At present the marginal cost of the highest-cost peaking power plant in Mindanao is around 20 pesos per kilowatt-hour. This will be the price for all generation purchased from a Mindanao WESM if the GENCOs are required to bid their true marginal costs.


The price of purchases from a Mindanao WESM could even rise higher than the true marginal costs of the highest-cost peaking plant (to 30, or 50, or even 100 pesos per kWh), if the GENCOs are allowed to submit their Desired-Bid and not their true marginal cost.


This is the crime that will be committed against power consumers in Mindanao if the DOE succeeds in its scheme to implement a WESM in Mindanao. The consumers will pay at least 20 pesos per kWh for all electricity that is purchased from the WESM, whereas they are now paying at most 4.50 pesos per kWh for any uncontracted electricity that is delivered by generators under the economic dispatch being carried out by the NGCP.


It is a crime not only against power consumers but against all Mindanaoans.


High rates of electricity in Mindanao will drive away business and industrial corporations who are heavily dependent on electric power to carry out their operations. High rates of electricity will force all consumers to reduce their consumption. And the uncontracted capacity of the GENCOs will remain uncontracted, while the capacity that is already contracted will have to be reduced.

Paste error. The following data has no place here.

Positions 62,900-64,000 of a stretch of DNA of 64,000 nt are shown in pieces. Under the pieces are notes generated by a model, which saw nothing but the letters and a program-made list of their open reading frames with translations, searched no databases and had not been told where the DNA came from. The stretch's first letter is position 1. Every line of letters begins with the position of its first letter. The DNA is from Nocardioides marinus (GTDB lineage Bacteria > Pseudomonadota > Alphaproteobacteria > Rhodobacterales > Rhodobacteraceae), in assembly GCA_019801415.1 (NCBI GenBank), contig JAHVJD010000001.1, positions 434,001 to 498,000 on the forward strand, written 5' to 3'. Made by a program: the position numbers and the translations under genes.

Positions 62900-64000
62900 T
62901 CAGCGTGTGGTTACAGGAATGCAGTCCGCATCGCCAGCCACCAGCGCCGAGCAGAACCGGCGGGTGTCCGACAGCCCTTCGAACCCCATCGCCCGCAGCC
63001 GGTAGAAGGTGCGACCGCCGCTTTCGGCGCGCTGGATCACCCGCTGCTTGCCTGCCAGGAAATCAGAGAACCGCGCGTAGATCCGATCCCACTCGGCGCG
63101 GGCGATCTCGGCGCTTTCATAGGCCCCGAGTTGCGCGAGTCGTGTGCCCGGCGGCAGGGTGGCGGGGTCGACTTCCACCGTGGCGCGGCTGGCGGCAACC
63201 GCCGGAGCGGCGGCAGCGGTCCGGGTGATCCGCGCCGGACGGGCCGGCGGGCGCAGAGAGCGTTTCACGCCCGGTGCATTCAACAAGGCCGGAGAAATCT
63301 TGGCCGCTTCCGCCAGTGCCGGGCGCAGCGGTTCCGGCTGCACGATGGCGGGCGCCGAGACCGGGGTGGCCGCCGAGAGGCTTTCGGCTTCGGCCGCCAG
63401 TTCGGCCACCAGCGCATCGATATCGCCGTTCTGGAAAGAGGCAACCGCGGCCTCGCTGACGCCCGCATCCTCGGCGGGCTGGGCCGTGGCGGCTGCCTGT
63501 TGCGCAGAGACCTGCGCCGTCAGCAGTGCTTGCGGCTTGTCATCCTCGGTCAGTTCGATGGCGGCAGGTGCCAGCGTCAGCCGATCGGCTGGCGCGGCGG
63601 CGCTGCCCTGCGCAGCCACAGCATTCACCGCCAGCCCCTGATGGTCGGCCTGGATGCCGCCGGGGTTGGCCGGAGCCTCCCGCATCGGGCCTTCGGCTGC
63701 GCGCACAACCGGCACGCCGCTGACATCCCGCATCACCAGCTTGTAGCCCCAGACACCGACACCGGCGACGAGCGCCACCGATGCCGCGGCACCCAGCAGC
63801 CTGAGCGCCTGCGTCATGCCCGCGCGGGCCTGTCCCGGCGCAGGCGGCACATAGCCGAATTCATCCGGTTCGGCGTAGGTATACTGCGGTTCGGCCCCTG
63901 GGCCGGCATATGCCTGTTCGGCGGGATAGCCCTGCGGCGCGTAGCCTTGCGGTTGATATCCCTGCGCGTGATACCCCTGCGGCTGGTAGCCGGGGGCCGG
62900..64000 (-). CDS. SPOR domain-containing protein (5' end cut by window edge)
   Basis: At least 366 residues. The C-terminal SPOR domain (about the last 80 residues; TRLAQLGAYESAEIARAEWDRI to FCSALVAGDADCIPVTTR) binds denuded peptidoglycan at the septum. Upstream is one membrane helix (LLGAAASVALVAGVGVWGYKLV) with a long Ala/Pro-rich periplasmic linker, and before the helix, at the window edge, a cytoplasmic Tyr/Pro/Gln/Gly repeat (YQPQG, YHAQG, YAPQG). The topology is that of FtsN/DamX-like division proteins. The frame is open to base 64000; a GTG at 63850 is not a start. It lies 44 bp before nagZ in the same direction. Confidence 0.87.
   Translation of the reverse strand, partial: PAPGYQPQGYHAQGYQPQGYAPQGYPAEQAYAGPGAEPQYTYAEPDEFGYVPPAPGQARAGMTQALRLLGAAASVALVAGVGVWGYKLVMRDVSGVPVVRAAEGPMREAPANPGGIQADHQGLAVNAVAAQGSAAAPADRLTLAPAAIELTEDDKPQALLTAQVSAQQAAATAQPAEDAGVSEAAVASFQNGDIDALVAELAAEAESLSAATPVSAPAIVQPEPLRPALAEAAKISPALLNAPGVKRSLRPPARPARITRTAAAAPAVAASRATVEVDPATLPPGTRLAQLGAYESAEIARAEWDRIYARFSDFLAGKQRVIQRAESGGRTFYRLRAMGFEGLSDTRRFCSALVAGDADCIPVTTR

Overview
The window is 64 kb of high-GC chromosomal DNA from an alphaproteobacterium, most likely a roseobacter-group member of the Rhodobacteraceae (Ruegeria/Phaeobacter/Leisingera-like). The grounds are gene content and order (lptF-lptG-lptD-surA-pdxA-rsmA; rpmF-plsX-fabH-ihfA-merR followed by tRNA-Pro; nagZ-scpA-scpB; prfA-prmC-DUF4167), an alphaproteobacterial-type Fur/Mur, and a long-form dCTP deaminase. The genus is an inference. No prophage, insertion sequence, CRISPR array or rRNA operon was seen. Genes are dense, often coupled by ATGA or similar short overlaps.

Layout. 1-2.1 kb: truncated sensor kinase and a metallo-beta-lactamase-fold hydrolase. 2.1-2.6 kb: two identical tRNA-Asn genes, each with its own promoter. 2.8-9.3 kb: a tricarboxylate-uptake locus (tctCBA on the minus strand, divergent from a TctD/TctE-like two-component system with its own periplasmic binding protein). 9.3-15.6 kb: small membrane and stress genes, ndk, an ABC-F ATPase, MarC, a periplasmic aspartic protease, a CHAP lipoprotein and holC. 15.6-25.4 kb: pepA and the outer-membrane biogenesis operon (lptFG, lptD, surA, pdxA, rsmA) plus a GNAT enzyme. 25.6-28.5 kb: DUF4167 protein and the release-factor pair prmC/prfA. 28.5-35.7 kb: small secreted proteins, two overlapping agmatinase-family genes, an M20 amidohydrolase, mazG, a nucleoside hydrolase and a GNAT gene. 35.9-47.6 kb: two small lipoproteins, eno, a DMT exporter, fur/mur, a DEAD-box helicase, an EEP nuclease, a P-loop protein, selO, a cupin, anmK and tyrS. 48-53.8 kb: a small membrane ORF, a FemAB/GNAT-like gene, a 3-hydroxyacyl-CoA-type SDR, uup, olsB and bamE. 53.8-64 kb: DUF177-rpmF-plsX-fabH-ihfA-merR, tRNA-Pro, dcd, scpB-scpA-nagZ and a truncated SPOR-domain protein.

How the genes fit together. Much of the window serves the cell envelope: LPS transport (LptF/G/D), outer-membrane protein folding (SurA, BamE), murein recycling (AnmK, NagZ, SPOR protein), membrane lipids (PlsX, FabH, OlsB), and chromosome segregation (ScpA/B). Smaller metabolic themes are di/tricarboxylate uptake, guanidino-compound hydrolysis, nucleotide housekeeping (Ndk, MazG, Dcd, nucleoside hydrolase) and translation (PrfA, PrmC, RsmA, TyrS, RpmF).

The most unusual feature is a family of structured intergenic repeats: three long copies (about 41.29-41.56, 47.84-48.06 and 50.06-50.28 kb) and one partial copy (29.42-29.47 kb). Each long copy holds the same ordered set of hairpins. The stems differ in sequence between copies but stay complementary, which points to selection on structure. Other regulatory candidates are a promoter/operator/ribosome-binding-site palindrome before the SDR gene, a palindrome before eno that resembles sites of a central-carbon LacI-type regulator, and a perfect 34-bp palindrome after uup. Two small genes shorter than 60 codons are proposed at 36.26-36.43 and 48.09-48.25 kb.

So the problem of uncontracted capacity that a WESM is supposed to address will become worse. And in the process the WESM will wreak economic havoc on the people of Mindanao.


Why is the DOE trying to foist a WESM on Mindanao?


Without a WESM, there would be no problem in continuing with the existing method of economic dispatch in the Mindanao grid, if all the available capacity of power plants were contracted by the distribution utility companies and directly-connected customers.


But, starting in 2012 with the Aboitiz 300-MW coal plant in Davao, a number of coal-fueled power plants were constructed, with the last coal plant to be completed by the end of 2017. Some of these coal plants are not fully covered by long-term contracts, particularly the 300-MW coal plant of the San Miguel Consolidated Power Corporation.